By taking the time to understand the meaning behind the cry, and responding in a way that meets the infant’s needs, parents can help to build trust and develop strong relationships with their young charges. Similarly, by providing babies with a stimulating and supportive environment, parents can help to foster their development and encourage them to explore the world around them. This may involve providing age-appropriate toys and activities, having children’s books accessible, engaging in interactive play, and creating a safe and nurturing space for babies to learn and grow.

Here are some ways in which we can take infants seriously:
Respect their autonomy and preferences: Babies may not be able to communicate their preferences verbally, but they do have their own likes and dislikes. By observing their reactions and body language, parents can learn to respect their autonomy and avoid forcing them to do things they don’t want to do. For example, if an infant is showing signs of distress during a particular activity or interaction, it may be a sign that they are not enjoying it and need a break.

Provide responsive care: Infants rely on caregivers for their basic needs, but they also need emotional and social support to thrive. By responding promptly and sensitively to their cues, caregivers can establish a sense of trust and security that is essential for healthy attachment and socio-emotional development. This includes comforting them when they are upset, engaging in responsive play, and being attuned to their emotional needs.

Create meaningful learning experiences: Infants are active learners who are constantly seeking out new experiences and information. By providing them with opportunities for exploration, experimentation, and discovery, caregivers can foster their curiosity and promote their cognitive development. This includes offering age-appropriate toys and books, engaging in joint activities that encourage interaction and communication, and exposing them to a variety of sensory experiences.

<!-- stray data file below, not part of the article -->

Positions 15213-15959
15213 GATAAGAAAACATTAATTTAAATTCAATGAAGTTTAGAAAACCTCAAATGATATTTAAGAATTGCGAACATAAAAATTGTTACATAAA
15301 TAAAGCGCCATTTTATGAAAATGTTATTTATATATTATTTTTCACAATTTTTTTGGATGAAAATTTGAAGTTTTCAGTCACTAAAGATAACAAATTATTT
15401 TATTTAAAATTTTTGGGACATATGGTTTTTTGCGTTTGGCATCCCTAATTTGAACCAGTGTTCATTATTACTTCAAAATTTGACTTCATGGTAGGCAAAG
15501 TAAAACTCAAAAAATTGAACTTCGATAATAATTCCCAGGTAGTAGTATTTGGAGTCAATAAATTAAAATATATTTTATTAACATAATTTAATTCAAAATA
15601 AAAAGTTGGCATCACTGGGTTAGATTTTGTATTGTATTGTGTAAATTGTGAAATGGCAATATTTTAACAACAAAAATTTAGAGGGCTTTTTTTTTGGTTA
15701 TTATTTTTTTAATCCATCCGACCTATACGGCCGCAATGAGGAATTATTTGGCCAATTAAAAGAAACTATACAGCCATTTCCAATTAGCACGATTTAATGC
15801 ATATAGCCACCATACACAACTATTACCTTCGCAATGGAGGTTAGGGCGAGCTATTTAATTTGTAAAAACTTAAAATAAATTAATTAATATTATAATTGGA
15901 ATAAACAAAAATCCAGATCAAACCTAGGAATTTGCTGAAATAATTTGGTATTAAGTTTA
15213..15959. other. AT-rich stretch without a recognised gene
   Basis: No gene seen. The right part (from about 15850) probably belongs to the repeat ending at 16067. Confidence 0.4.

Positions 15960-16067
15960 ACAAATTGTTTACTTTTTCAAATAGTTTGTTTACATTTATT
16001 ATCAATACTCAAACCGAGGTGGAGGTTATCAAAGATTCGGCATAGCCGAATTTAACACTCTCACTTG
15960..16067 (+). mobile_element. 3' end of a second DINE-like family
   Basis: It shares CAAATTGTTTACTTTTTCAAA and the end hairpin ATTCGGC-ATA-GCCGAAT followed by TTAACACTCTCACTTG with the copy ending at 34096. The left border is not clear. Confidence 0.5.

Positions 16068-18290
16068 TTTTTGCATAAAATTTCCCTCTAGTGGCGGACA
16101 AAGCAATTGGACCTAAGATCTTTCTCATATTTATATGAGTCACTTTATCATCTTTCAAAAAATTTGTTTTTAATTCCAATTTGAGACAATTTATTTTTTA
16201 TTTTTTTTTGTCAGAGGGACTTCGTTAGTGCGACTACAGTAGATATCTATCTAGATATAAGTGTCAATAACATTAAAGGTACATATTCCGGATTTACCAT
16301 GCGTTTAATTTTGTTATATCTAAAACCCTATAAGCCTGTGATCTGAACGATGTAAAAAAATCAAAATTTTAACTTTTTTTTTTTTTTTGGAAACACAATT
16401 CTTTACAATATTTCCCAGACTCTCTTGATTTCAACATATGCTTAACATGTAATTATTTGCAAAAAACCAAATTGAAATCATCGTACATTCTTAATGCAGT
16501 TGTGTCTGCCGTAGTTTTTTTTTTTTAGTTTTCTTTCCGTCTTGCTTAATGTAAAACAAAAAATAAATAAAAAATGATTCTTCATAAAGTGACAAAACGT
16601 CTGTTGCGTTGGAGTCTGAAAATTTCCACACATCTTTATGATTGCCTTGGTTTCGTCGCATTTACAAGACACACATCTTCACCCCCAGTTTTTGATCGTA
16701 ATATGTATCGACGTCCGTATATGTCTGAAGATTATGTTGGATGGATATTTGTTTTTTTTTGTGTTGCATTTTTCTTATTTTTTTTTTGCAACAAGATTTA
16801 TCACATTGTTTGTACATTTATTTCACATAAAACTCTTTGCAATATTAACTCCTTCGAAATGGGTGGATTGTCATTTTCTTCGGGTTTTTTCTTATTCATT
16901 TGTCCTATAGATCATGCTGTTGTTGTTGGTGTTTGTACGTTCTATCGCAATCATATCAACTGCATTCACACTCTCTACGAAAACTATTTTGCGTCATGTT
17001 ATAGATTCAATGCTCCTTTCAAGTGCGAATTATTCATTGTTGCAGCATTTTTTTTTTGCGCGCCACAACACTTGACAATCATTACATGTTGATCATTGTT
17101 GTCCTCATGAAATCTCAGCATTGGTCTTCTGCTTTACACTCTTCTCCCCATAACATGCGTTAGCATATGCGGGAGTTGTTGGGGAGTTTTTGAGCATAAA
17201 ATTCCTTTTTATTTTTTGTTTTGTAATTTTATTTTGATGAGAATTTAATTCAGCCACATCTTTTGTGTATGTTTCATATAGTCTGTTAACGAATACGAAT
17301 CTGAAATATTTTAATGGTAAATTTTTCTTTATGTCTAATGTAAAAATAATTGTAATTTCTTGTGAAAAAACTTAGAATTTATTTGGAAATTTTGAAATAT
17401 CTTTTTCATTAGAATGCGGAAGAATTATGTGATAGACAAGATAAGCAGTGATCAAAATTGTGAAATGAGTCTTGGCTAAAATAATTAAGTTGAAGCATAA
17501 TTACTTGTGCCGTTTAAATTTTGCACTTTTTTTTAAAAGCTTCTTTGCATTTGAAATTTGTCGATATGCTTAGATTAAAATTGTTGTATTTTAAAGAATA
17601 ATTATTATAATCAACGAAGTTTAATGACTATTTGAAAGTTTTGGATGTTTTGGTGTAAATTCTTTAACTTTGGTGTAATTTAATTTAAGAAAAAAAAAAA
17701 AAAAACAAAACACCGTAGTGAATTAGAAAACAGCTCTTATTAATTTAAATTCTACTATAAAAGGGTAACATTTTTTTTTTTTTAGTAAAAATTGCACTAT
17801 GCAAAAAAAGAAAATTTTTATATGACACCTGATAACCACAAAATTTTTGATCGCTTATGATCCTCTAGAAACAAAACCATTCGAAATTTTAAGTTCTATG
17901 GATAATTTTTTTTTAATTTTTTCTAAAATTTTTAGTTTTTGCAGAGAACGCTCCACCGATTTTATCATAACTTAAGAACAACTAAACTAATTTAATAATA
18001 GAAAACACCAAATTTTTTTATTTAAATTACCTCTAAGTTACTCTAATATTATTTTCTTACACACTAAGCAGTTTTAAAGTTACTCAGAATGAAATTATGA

Recognize their contributions: Babies may not be able to speak or perform complex tasks, but they are capable of making meaningful contributions to their own learning and to the relationships they have with others. By acknowledging and valuing their efforts and achievements, parents can build their confidence and sense of competence. This includes praising their attempts at new skills, celebrating their accomplishments, and giving them opportunities to contribute to household tasks and routines.

In conclusion, taking infants seriously means recognizing their agency, autonomy, and potential. By providing them with responsive care, meaningful learning experiences, and opportunities for contribution, we can support their growth and development in ways that respect their rights as human beings. Babies are not passive recipients of care but active learners who are capable of shaping their own lives and the world around them. It’s time we start taking them seriously.

Spend time with babies, read to them, talk to them, expose them to as much stuff as you can. Get books for babies, infant books, books that teach a kid to read. Keep them accessible. Let them get their hands on these books and learning materials.